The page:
Philadelphia’s Commerce Court Finds Additional Insured Endorsement Not Triggered Where No Allegations The Named Insured Caused The Harm At Issue
In this case, a contractor contractually required that its subcontractor make the contractor and owner additional insureds under the subcontractor’s insurance policy. The policy’s additional insured endorsement conditioned insured status on the requirement that any bodily injury or property damage be caused in whole or in part by the named insured’s acts or omissions, or acts or omissions by some person or entity acting on the named insured’s behalf.
One of the subcontractor’s employees was injured on the job, and sued the owner, contractor and others, though not the subcontractor. [Note: Though not mentioned by the court, it is likely any such claim would be barred by workers’ compensation law. The court did state that it would not speculate why the subcontractor was not named as a defendant.]
The contractor demanded defense and indemnification from the subcontractor’s insurer as an additional insured. The insurer declined on the basis that the underlying personal injury complaint did not allege the injury was caused in whole or in part by the named insured (the subcontractor). The contractor sought a declaratory judgment that the additional insured endorsement did apply, and the insurer should provide a defense. The court disagreed.
The court applied the four corners rule, i.e., that the allegations in the complaint itself be compared to the policy language to determine the potential for covered claims. The court found no suggestion in the complaint, or any other pleading, that the underlying plaintiff’s injuries were caused by the subcontractor’s acts or omissions.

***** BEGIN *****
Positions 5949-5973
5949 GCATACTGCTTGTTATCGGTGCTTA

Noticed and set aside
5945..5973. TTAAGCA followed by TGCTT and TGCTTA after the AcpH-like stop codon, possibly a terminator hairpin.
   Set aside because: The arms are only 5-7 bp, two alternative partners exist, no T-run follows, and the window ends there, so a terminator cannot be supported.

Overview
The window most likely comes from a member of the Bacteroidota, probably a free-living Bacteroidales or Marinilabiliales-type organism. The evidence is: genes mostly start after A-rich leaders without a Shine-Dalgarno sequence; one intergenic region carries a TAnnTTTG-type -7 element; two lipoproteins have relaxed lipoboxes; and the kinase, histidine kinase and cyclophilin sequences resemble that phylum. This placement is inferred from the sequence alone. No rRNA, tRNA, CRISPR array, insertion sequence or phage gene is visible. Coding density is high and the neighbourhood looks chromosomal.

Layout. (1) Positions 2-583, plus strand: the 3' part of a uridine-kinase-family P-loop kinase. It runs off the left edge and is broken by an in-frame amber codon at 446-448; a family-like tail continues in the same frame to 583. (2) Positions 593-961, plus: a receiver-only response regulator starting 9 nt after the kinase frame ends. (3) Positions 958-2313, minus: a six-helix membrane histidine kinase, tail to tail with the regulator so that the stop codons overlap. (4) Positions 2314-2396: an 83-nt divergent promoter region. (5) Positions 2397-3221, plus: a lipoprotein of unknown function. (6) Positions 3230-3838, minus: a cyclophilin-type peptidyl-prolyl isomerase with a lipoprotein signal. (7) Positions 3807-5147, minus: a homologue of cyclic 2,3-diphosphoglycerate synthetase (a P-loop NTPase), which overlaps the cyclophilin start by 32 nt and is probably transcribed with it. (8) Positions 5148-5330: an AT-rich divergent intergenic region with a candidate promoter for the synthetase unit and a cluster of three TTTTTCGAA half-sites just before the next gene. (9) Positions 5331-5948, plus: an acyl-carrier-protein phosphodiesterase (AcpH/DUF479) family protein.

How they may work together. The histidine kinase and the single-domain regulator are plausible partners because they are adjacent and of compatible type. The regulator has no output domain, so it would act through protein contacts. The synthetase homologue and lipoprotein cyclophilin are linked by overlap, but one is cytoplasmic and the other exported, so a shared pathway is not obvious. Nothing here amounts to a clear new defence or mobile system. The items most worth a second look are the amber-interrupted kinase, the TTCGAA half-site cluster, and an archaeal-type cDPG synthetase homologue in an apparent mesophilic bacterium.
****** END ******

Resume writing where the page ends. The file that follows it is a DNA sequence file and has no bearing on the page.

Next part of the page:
The court stated that, at most, the complaint vaguely alleged that the plaintiff was employed by an unnamed company that may have somehow been responsible for a dangerous condition, but this was not enough to invoke coverage. The complaint never identifies the subcontractor, or alleges anything specific about its conduct.
In arguing its case, the contractor focused on the complaint’s allegation that “defendants … had a duty to protect workers [of the subcontractor] from unreasonably dangerous conditions caused by its conduct and/or failure to act.” The court recognized that this allegation referred to the subcontractor’s conduct causing a danger, however, “palpably missing is any allegation that [the subcontractor] caused any dangerous conditions in the first place.”
The court contrasted two Third Circuit opinions where the complaints had adequately pleaded the identity of the named employer-insured as causing the harm at issue.
Thus, summary judgment was granted in the insurer’s favor that it had no duty to defend or indemnify under the additional insured endorsement.